Dalantech wrote in post #18549361
Does anyone have a good explanation of why macro lenses with internal focusing lose focal length at minimum focus? I know it has something to do with how the lens elements are shifting, and possibly even the aperture assembly moving. Can't find any resource on the web and my "Goolge Fu" is usually pretty good.
I have never seen an explanation published. I think it is perhaps good to simply think of a macro lens as 'variable focal length', like a zoom. The difference is that with zoom the photographer can choose FL at will, and the optics move to accomodate that FL. With macro, the photographer has zero direct control of FL, but indirectly affects FL via the focus control...changed FL at closes focus distance.
I don't think I have seen that a zoom like the 100mm Canon has a 'intermediate FL' setting for the optics, when the magnification achieved is 1:2 vs. the 77mm FL at 1:1.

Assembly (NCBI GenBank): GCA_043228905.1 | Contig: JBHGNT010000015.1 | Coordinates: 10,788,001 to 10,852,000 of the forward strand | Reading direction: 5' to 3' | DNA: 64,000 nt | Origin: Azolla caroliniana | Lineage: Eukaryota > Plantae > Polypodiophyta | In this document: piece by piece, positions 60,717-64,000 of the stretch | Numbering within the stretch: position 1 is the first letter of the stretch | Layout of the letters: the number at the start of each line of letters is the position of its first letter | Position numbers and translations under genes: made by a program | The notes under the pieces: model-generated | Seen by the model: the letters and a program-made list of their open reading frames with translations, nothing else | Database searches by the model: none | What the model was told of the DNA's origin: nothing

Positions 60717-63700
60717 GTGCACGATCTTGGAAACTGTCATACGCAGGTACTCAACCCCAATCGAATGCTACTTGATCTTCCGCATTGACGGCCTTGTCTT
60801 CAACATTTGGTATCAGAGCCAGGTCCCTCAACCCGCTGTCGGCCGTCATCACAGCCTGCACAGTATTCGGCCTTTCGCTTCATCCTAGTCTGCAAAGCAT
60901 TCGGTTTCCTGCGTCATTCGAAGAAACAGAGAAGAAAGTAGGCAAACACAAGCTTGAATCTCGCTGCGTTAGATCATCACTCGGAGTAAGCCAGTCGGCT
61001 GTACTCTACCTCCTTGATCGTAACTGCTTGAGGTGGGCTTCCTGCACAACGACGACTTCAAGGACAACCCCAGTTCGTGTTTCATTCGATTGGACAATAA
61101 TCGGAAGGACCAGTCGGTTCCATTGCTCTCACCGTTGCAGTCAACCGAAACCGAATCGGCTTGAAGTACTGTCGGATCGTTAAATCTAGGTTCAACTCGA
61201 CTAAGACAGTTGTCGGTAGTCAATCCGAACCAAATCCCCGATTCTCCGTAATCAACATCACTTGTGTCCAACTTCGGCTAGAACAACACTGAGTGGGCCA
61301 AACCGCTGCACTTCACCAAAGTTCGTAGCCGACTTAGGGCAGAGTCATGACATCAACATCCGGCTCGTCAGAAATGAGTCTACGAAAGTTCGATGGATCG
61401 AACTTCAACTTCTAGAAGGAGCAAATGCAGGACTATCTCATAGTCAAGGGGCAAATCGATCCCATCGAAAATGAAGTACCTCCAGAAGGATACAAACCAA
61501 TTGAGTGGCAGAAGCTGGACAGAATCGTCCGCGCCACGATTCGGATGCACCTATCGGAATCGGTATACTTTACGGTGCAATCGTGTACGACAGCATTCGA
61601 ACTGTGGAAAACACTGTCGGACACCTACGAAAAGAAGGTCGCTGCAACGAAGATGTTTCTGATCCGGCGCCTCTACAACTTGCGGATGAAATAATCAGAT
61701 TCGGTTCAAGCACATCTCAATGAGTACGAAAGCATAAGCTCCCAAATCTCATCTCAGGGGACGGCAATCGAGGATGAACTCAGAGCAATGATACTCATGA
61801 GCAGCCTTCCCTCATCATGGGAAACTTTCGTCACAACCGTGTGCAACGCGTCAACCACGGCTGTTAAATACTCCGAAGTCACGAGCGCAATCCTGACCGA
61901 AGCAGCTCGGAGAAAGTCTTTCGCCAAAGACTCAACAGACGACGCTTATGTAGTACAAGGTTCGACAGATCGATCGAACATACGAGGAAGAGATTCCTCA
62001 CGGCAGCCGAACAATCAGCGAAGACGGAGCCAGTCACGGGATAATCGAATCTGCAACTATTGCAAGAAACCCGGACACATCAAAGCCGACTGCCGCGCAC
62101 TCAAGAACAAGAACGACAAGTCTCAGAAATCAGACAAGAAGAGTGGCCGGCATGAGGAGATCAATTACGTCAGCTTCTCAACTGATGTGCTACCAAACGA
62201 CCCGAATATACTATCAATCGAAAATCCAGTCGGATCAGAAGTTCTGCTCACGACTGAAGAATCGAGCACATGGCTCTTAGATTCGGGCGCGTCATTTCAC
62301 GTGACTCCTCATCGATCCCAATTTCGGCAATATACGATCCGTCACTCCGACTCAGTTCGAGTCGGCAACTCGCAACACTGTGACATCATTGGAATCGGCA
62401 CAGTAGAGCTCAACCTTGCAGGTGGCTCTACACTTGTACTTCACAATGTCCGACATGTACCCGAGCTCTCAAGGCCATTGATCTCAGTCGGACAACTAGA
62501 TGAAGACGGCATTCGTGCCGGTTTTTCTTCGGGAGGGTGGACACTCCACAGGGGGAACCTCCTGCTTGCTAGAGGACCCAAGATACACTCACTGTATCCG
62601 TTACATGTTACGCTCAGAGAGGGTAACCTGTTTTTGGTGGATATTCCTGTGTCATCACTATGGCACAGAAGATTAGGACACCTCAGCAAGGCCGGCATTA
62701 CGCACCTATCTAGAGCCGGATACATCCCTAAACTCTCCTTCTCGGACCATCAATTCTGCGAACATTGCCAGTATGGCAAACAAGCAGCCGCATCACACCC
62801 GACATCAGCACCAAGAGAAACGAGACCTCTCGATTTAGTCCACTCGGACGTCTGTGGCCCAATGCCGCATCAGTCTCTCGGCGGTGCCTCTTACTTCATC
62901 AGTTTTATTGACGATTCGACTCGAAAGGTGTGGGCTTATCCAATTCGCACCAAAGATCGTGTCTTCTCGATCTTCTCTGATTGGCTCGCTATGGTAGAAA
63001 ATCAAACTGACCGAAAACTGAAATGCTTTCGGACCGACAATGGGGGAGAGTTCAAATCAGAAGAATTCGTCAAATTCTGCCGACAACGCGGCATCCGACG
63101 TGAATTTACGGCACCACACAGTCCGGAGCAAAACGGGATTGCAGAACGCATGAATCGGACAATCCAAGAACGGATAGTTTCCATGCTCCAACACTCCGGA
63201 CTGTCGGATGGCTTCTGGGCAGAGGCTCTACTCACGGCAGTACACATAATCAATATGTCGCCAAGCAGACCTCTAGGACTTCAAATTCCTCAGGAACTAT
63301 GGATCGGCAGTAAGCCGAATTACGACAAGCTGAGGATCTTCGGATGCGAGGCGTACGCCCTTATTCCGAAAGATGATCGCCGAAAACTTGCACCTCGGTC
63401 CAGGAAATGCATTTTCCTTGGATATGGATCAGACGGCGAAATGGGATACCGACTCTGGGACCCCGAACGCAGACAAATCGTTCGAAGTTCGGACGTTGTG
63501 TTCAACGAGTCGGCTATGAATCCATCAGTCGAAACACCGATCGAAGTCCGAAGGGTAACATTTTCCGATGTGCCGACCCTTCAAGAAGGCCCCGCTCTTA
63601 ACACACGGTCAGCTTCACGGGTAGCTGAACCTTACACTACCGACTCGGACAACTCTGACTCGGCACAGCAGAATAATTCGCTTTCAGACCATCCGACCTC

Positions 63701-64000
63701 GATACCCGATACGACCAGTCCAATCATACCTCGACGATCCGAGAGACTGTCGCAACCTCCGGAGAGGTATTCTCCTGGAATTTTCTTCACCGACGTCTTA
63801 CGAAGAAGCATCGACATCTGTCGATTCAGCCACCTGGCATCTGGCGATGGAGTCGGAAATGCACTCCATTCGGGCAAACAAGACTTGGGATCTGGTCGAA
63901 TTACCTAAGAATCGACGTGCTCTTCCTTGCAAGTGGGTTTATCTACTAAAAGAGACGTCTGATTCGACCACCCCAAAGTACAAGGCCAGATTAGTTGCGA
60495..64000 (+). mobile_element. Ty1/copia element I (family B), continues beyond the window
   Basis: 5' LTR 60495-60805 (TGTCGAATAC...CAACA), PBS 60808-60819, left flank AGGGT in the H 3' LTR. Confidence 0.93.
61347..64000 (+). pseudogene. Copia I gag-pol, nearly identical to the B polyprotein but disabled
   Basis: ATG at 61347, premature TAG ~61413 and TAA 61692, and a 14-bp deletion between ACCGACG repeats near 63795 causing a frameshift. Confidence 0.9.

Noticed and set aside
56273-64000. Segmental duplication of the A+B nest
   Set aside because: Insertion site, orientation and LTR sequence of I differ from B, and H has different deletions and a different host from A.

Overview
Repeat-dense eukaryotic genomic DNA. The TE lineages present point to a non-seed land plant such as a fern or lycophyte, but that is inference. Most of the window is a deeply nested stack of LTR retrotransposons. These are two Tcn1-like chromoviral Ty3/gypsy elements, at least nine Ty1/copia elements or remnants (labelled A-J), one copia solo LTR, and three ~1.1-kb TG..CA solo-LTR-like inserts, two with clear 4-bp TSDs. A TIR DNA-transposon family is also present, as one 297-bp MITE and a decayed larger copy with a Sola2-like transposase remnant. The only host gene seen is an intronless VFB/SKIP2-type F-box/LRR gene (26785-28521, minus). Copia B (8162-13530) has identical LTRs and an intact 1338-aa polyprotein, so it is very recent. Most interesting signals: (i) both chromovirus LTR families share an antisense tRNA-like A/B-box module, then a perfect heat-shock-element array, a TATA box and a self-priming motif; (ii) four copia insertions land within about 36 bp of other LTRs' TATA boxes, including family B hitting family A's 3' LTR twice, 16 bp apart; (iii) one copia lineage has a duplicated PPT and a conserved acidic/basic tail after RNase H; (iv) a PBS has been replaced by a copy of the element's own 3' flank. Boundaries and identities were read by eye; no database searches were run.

For anyone who owns the Canon 100mm macro lens, that test is not difficult to accomplish...simply get a 1:2 image on focal plane and measure subject-to-focal plane distance! A distance different from 2*(4FL), anything other than 2*(4*77) or 2*(4*100) to accomplish 1:2 scale, is indicative of an intermediate FL setting (not 77mm, not 100mm) for the lens.
For a manual focus optic of say 8 elements in 4 groups, when you focus closer -- including macro distances -- all 8 elements in 4 groups move AS A UNIT farther from the focal plane to focus. Always moving the optics AS A SINGLE UNIT.
Because of the long 'throw' needed to make that movement away from the focal plane for macro distances, that would tax the battery unnecessarily and also make focus a much slower response. So the solution for AF lens designers was to put in a means to alter the grouping/spacing of the optics to shorten the FL so that AF throw is shortened, so that they make (4*FL) a smaller number and less taxing to the batteries!